Tag Archives: Andrew Scott

When You’re Alone

All of Us Strangers

by Hope Madden

Loneliness can be self-imposed, but that doesn’t make it any easier to overcome.

Adam (Andrew Scott) is alone. A writer living in a London high rise that’s still under construction, his solitary days bleed into his solitary nights, 80s hits on video and vinyl his main companions.

Adam is trying to write about his parents, so he decides to leave his flat, take a train, and revisit his old neighborhood. And soon his solitary days turn into afternoons spent with his parents (Claire Foy and Jamie Bell) and nights spent with his only neighbor, Harry (Paul Mescal).

What follows is a beautiful, melancholy meditation on reconciling your love for someone who has failed you, recognizing their love for you and their failure.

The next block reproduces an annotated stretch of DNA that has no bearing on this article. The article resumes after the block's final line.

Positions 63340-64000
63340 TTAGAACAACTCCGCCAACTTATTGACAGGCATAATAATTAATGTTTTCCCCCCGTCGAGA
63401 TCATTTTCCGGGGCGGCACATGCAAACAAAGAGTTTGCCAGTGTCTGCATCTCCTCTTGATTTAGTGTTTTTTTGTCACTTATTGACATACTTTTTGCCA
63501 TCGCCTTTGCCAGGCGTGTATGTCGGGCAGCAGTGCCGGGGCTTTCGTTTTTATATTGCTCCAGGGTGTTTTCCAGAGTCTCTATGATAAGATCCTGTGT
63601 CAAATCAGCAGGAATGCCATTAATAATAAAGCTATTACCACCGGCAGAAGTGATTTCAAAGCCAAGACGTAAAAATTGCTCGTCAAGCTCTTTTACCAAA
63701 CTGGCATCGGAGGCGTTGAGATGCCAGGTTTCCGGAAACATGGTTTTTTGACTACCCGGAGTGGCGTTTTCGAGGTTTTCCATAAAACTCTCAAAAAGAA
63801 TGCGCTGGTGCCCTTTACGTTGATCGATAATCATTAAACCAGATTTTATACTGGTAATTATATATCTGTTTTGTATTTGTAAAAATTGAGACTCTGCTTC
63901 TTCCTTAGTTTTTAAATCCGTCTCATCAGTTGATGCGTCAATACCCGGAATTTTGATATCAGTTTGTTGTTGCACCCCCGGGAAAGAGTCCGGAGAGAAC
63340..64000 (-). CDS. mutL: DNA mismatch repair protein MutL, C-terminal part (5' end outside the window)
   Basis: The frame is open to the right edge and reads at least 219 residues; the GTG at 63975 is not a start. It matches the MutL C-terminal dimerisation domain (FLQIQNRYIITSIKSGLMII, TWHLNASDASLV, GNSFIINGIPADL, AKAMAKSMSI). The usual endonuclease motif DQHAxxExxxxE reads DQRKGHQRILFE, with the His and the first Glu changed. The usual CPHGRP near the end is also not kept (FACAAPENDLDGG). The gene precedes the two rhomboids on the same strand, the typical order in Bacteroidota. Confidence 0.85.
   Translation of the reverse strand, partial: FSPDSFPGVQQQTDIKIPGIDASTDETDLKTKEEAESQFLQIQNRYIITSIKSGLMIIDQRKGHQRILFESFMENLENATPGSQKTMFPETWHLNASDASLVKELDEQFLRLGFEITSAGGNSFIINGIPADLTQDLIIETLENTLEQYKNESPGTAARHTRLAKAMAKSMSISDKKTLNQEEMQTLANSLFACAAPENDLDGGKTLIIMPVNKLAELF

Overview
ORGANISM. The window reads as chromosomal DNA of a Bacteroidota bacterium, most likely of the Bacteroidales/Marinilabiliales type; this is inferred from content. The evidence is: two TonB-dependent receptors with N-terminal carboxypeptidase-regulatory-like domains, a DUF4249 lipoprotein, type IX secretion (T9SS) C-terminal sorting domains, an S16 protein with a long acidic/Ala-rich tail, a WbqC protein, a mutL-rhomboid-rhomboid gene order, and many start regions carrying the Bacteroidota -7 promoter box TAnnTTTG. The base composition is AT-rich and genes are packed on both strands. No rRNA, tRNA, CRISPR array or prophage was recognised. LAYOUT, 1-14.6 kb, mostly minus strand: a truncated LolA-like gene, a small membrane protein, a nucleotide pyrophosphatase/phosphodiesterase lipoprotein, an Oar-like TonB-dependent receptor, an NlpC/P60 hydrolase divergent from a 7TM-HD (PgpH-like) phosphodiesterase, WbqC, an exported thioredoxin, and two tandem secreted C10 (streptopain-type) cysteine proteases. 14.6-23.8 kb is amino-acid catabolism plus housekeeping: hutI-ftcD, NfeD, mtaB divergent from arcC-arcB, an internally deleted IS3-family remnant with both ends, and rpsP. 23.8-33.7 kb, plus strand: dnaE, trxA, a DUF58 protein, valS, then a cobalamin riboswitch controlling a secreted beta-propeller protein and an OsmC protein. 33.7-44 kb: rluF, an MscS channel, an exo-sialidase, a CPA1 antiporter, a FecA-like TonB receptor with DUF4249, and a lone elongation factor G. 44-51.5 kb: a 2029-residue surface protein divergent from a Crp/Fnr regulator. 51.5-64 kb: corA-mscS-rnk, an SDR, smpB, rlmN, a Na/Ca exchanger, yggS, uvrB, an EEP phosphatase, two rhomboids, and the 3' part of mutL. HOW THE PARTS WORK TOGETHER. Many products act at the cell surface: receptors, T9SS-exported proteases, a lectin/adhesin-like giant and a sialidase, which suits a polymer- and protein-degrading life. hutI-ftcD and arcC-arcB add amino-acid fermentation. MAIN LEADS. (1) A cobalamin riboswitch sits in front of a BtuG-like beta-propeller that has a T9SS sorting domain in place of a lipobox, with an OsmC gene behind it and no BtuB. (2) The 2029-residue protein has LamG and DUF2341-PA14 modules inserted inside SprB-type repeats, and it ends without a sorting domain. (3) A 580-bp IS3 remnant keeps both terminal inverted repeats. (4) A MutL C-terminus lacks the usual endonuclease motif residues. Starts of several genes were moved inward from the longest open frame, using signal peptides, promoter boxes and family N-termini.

Scott doesn’t anchor the film as much as he haunts it with a turn that’s achingly tender and forgiving. Meanwhile, Mescal delivers another beautifully wounded performance, raw with emotion and sensuality.

Foy is a delightful change of pace, conflicted and unsure, and Bell stands out as the dad you really want him to be: honest, culpable, sorry, deeply loving.

Writer/director Andrew Haigh (45 Years) expertly weaves the lonesomeness of childhood traumas, as misunderstood and overwhelming as they can be, with personal identity. What of your traumas created who you are? What of who you are created your traumas?

Though never illogical, logic itself is far from the driving principle in Haigh’s storytelling. Emotional honesty, perhaps. Desire, certainly.

All of Us Strangers is a tough film to summarize and even tougher to categorize. It exists in a dream state bound by loss and isolation. Naturally, the only way to puncture that atmosphere is with love.

In many ways, this film should not work. Genre elements litter the script that, told by any other filmmaker, would run either maudlin or cheesy. But Haigh’s hypnotic touch creates a tone equally honest and obscure yet full of wonder. It’s also utterly devastating.